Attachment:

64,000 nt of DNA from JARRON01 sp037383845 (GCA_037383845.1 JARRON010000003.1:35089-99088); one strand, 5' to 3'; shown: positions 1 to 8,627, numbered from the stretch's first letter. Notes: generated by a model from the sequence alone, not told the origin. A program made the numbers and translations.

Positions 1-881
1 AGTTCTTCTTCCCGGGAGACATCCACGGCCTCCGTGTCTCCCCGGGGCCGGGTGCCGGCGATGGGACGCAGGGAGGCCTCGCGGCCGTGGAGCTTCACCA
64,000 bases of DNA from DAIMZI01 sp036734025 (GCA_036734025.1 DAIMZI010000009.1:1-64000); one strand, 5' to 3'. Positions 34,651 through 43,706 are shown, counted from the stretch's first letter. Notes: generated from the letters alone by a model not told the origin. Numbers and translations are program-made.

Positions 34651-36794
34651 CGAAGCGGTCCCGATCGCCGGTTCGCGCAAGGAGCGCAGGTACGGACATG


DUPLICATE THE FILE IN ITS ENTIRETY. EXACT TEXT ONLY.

64,000 nt of DNA from JARRON01 sp037383845 (GCA_037383845.1 JARRON010000003.1:35089-99088); one strand, 5' to 3'; shown: positions 1 to 8,627, numbered from the stretch's first letter. Notes: generated by a model from the sequence alone, not told the origin. A program made the numbers and translations.

Positions 1-881
1 AGTTCTTCTTCCCGGGAGACATCCACGGCCTCCGTGTCTCCCCGGGGCCGGGTGCCGGCGATGGGACGCAGGGAGGCCTCGCGGCCGTGGAGCTTCACCA
64,000 bases of DNA from DAIMZI01 sp036734025 (GCA_036734025.1 DAIMZI010000009.1:1-64000); one strand, 5' to 3'. Positions 34,651 through 43,706 are shown, counted from the stretch's first letter. Notes: generated from the letters alone by a model not told the origin. Numbers and translations are program-made.

Positions 34651-36794
34651 CGAAGCGGTCCCGATCGCCGGTTCGCGCAAGGAGCGCAGGTACGGACATG